The owner of the apartments appealed to the Building Appeals Board (Board) against the issuing of the building notices and building orders. The Board dismissed the owner's appeals. The owner then applied to the Supreme Court seeking judicial review of the Board's decision. The Supreme Court decided to quash the decision of the Board and remitted the appeals to the Board for re-hearing.

In reaching its decision the Court considered the meaning of the word 'dwelling' in clause A3.2 of the Building Code of Australia (BCA). The Board had found that the reference to 'dwelling' in the definition of a Class 2 building in clause A3.2 does not include the use by short term guests resulting from a commercial enterprise which is conducted in a hotel style. The Court found that the Board had misconstrued the BCA when it imported into the word 'dwelling' a temporal requirement.

The Court's decision was partly based on the fact that, in the definition of Class 1b buildings in the same part of the BCA, the term 'dwelling' is specifically used in the context of short term holiday accommodation. The Court concluded that there was no rational basis for giving the word 'dwelling' a more limited meaning in the Class 2 definition. The Court also took into account that importing a temporal requirement into the construction of the word 'dwelling' would result in difficult classification questions where, for example, hypothetically, apartments leased for a minimum of 30 days would be classified as Class 2 buildings but apartments leased for 29 days would be classified as Class 3 buildings.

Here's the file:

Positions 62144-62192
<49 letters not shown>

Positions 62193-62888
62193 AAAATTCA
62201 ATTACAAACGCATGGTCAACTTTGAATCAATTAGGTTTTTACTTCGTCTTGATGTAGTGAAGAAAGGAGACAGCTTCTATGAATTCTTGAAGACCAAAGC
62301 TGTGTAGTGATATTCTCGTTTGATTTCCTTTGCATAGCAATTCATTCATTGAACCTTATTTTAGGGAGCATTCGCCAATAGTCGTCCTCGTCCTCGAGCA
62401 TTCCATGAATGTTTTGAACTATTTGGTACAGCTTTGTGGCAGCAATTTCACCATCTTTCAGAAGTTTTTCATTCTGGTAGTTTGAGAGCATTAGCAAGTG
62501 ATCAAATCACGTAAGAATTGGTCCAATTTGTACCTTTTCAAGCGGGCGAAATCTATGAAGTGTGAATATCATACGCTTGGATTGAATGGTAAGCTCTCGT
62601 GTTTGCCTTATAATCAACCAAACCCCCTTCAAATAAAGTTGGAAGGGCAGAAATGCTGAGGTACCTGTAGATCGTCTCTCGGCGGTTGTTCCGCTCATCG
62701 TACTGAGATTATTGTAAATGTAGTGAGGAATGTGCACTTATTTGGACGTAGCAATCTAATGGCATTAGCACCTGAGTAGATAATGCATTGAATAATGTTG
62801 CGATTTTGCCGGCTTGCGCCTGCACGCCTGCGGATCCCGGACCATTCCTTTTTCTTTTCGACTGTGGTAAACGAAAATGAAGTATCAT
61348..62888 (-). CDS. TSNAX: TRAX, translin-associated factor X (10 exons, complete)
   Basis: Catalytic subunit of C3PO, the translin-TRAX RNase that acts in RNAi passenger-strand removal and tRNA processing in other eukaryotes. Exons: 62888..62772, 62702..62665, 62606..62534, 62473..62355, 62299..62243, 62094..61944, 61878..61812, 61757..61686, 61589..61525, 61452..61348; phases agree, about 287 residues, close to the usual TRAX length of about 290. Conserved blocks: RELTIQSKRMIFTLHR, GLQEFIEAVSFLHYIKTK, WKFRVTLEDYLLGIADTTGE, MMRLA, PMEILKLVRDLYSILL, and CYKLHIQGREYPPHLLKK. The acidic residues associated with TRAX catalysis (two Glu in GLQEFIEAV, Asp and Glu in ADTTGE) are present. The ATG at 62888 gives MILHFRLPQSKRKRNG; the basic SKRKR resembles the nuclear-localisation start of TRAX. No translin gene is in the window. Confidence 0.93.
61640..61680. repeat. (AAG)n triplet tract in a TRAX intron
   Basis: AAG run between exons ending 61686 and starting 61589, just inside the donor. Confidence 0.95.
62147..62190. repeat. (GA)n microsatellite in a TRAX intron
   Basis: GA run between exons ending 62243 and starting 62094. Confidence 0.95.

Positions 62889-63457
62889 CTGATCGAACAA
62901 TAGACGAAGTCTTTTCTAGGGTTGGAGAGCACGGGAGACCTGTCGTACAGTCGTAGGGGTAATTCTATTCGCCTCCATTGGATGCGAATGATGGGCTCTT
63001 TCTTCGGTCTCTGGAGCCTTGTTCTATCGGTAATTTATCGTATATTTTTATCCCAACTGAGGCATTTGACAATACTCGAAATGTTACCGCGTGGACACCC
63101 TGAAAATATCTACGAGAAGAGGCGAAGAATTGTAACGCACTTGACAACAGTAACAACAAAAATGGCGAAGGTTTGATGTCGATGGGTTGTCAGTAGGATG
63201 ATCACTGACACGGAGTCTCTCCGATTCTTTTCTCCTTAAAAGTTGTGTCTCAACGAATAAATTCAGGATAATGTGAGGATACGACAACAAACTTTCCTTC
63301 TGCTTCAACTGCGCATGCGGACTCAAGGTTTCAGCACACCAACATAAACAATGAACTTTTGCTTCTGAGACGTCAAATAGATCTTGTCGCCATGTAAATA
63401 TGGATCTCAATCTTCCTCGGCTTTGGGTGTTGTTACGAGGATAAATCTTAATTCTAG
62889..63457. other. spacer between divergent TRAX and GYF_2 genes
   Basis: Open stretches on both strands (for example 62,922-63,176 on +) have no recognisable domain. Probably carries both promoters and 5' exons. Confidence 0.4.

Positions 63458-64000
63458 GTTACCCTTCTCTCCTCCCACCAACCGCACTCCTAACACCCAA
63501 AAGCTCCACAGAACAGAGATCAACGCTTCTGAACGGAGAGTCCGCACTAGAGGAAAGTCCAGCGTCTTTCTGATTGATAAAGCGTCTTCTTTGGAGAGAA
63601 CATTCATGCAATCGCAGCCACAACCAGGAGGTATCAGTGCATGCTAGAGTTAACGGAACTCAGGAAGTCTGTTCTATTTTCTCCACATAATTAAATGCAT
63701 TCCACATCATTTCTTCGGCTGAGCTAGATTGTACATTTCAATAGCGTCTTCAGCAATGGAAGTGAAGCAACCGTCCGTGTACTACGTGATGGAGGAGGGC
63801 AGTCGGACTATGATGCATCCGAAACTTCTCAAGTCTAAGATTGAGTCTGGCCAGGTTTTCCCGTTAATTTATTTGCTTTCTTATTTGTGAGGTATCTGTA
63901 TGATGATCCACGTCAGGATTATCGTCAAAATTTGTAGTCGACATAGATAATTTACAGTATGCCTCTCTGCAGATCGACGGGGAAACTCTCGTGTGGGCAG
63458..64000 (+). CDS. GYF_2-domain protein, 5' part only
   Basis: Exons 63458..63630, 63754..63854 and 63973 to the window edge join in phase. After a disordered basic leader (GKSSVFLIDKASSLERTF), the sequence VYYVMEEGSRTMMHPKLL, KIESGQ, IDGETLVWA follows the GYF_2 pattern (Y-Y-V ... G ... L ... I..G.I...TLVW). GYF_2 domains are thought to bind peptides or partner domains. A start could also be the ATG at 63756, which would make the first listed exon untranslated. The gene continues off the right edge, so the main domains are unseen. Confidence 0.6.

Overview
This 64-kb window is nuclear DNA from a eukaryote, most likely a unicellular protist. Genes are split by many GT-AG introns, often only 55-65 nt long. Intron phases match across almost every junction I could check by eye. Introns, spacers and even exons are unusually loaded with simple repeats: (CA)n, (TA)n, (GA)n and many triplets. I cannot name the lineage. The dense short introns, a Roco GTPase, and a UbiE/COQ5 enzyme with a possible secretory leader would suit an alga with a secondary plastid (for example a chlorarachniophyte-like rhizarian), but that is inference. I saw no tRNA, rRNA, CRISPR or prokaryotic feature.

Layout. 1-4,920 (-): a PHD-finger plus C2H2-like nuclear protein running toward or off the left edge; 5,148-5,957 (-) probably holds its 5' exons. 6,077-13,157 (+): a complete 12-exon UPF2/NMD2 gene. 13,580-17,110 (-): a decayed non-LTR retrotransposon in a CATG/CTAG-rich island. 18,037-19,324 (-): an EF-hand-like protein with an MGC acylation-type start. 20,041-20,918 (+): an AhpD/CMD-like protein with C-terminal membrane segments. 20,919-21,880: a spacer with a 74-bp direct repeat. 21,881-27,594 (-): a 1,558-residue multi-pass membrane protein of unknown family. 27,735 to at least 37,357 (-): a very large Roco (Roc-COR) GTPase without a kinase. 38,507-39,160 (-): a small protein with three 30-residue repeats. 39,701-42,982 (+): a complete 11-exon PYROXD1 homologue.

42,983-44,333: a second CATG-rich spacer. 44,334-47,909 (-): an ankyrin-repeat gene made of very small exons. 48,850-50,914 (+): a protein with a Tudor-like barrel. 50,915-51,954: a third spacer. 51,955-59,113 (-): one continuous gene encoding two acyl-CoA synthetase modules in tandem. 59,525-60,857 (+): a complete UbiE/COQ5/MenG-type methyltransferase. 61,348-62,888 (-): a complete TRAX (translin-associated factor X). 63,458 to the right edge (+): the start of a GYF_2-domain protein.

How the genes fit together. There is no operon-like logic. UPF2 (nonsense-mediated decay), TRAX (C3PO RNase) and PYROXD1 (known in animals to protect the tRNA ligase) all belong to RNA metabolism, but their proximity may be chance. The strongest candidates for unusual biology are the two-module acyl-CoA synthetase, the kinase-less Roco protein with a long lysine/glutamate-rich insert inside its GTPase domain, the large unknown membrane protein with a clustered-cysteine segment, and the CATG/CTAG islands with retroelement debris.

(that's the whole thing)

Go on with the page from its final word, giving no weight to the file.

The Court also refused to accept the alternative basis for the building notices and orders, because it did not accept that the buildings were a danger to life, safety or health, as required by section 106(d) of the Act. In making this decision, the Court compared the wording in section 106 with that in section 102. It expressed the view that Emergency Orders could be issued under section 102 where the condition or use of a building gave rise to a life safety risk whereas section 106 called for the building itself to be a life safety risk. This distinction potentially significantly limits the basis for issuing a notice under section 106.